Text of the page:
IOM: Emergency health system unprepared for disasters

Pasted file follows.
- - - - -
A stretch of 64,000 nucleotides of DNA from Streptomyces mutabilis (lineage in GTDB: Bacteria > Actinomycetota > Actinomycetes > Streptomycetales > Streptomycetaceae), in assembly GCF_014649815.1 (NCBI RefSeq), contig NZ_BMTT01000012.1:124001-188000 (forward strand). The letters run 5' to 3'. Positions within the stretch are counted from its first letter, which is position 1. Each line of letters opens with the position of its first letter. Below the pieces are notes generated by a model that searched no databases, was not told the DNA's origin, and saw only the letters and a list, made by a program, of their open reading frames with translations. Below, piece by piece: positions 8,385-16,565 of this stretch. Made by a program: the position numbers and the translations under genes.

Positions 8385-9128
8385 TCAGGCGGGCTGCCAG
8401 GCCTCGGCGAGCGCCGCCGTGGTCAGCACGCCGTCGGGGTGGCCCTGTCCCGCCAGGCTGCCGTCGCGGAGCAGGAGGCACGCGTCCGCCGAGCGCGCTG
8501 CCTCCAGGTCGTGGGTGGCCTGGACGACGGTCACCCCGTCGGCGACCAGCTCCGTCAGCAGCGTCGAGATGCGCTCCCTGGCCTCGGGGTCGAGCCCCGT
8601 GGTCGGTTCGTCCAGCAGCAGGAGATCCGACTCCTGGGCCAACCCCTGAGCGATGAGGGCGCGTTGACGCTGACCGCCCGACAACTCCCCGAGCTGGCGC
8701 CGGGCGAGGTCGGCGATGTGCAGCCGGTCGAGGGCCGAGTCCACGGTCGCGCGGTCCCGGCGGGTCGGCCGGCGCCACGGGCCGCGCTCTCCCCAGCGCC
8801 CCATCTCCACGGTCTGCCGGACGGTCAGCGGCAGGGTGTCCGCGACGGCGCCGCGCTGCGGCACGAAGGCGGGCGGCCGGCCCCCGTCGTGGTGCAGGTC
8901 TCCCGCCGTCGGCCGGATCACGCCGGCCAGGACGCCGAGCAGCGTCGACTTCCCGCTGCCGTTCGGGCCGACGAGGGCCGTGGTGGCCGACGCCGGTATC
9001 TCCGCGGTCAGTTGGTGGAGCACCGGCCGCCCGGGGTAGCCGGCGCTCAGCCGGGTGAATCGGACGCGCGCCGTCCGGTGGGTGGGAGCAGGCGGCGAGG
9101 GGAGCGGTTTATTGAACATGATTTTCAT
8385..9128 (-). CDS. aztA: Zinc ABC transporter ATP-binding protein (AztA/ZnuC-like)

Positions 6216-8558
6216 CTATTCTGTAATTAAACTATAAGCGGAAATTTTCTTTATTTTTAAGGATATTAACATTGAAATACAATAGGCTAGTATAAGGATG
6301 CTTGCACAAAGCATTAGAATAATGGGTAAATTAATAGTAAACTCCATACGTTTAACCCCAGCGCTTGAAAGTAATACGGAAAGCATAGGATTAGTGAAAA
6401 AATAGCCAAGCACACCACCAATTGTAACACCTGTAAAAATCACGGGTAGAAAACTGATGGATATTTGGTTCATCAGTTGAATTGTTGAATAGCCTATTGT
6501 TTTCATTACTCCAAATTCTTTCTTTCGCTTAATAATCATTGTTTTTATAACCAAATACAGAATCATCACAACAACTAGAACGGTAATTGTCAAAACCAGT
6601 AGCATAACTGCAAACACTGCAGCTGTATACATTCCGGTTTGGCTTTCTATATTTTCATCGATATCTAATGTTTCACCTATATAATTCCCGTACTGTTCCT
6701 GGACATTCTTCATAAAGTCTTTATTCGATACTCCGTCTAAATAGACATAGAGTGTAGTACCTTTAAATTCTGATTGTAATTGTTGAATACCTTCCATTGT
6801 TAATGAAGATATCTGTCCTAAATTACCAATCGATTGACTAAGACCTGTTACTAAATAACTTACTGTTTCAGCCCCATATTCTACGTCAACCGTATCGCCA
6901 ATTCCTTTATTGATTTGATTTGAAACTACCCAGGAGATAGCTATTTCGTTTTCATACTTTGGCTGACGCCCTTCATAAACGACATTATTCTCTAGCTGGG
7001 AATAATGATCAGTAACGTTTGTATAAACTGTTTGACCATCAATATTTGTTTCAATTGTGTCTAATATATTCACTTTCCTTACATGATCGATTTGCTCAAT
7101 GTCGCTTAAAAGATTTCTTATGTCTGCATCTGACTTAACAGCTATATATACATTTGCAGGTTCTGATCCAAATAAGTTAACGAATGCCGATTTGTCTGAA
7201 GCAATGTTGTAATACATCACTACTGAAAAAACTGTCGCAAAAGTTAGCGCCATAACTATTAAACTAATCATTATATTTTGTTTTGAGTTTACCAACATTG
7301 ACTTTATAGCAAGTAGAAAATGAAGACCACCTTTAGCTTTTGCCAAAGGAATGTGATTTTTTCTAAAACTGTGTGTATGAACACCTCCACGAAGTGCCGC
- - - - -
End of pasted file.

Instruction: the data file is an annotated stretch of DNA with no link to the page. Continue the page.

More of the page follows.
first_imgJun 20, 2006 (CIDRAP News) – The US emergency medical care system is woefully inadequate and unprepared for a pandemic, bioterrorist attack, natural disaster, or other national crisis, three recent reports from the Institute of Medicine (IOM) conclude.The nation’s emergency care system, the reports say, is overburdened, underfunded, and too fragmented to communicate and cooperate effectively across levels and geographic areas. It has little surge capacity to deal with a disaster. In addition, emergency care staff members are often not adequately trained to respond to large-scale disasters or to work with pediatric patients.The IOM report preceded by 2 days a Department of Homeland Security report that describes major shortcomings in the nation’s general preparedness for catastrophic events such as category 5 hurricanes.Emergency system needs comprehensive help”Unfortunately, the [emergency care] system’s capacity is not keeping pace with the increasing demands being placed on it,” said Gail L. Warden, MHA, in a Jun 14 news release from the National Academies, the IOM’s parent organization.”We need a comprehensive effort to shore up America’s emergency medical care resources and fix problems that can threaten the health and lives of people in the midst of a crisis,” added Warden, chair of the committee that wrote the reports and president emeritus of Henry Ford Health System in Detroit.To remedy this situation, the committee that wrote the reports recommends that:Congress appropriate at least $325.5 million toward shoring up the emergency care system—plus funding for readying the system for potential disasters.The emergency care system be “regionalized” so that neighboring hospitals, emergency medical services, and other agencies work together to provide care for all the people in their region.The Veterans Health Administration (VHA) be integrated into civilian disaster planning and management.Guidelines on overcrowding and redirecting ambulances away from packed emergency departments (EDs) be enforced, and coordination and communication between facilities improved.Streamlining tools, such as queuing theory, dashboard systems, and 23-hour observation units, be used to optimize patient treatment and flow.The IOM’s 26-member Committee on the Future of Emergency Care in the US Health System convened in September 2003. Its conclusions on problem areas and recommended solutions have just been published as a series of three reports: Hospital-Based Emergency Care: At the Breaking Point, Emergency Medical Services at the Crossroads, and Emergency Care for Children: Growing Pains.Concerning funding, an IOM overall summary of the three documents states, “Perhaps the area in which greater funding is most important is disaster preparedness. To date, despite their importance in any response to disaster, the various parts of the emergency care system have received very little of the funds that Congress has dispensed for disaster preparedness.”In part this is because the money tends to be funneled through public safety agencies that consider medical care to be a low priority. Congress should therefore make significantly more disaster-preparation funds available to the emergency system through dedicated funding,” the summary says.Hospital-Based Emergency Care: At the Breaking Point specifies the following preparedness funding priorities:Strengthening and sustaining trauma care systemsEnhancing ED, trauma center, and inpatient surge capacityImproving EMS response to explosivesDesigning evidence-based training programsIncreasing the availability of decontamination showers, standby intensive care unit capacity, negative-pressure rooms, and appropriate personal protective equipmentConducting international collaborative research on the civilian consequences of conventional-weapons terrorismIn addition to asking for more preparedness funding, the IOM committee says Congress should establish a pool of $50 million to reimburse hospitals for uncompensated emergency and trauma care.Also, in the next 5 years Congress should provide $88 million to foster coordination and “regionalization” of emergency care and $187.5 million to address shortcomings in emergency pediatric care, the reports conclude.Regional coordination urgedRegionalization would involve directing patients not to just the nearest medical center, but to the nearest facility in the region equipped to handle patients’ specific needs. It “can improve health outcomes, mitigate overcrowding, and reduce costs,” according to the IOM news release.Regionalization would also eliminate the need for every hospital to maintain on-call services for every specialty, which would help address staff shortages caused by decreasing numbers of specialists willing to take emergency calls, the news release said.Hospital-Based Emergency Care says the VHA is “well positioned to enhance regional response, particularly since its hospitals are required by law to maintain excess capacity.” Therefore, the report says, federal organizations should work with states to integrate the VHA into regional disaster planning.To remedy overcrowding and ambulance diversions, the committee asked that the Joint Commission on Accreditation of Healthcare Organization (JCAHO) reinstate strong guidelines to reduce crowding, “boarding” patients in halls or exam rooms until beds become available, and diverting ambulances when EDs are overcrowded. It also called on the Centers for Medicare and Medicaid Services to convene a working group to develop standards to address the situation.Further, the reports note, overcrowding and ambulance diversions are caused by lack of coordination and communication between facilities. Patient admission and transport should be better coordinated across municipalities, the reports conclude.In recommending using queuing theory to help improve efficiency, the committee highlighted its ability to smooth the peaks and valleys of patient admissions, which can eliminate bottlenecks, improve care, and lower costs.The 23-hour observation unit, or clinical decision unit, the reports say, can help ED staff with patient triage, which can help reduce ED crowding. And dashboard systems can help coordinate patient flow.DHS reports on preparedness for catastrophesIn another lengthy report, the Department of Homeland Security (DHS) on Jun 16 assessed the nation’s preparedness for catastrophes such as a major terrorist attack or a category 5 hurricane. The assessment included all 56 states and territories, as well as 75 urban areas.The assessment was ordered by President Bush and Congress in the wake of Hurricane Katrina, according to a DHS news release. Last February the agency released a report based on preparedness self-assessments by states and major cities; the new report represents the findings of expert “peer review teams” that visited the states and cities and checked their plans against national standards.Among the key findings in the Nationwide Plan Review for states and urban areas are:Most planning processes are not adequate as defined in the National Response Plan (NRP).A common deficiency in state and urban areas is the absence of a clearly defined command structure.The ability to give the public accurate, timely information should be strengthened.Significant weaknesses in evacuation planning are of profound concern.Resource management is the “Achilles heel” of emergency planning.Among the key findings for the federal government are:Clear guidance needs to be developed on how state and local governments can coordinate operations with federal partners according to the NRP.Collaboration between government and non-governmental organizations should be strengthened at all levels.Federal, state, and local governments should work with the private sector to optimize transportation of people with disabilities before, during, and after an emergency.The federal government should provide leadership, guidance, and resources necessary to build a shared national homeland security planning system.See also:IOM’s “Future of Emergency Care” seriesNational Academies Jun 14 press releaselast_img read more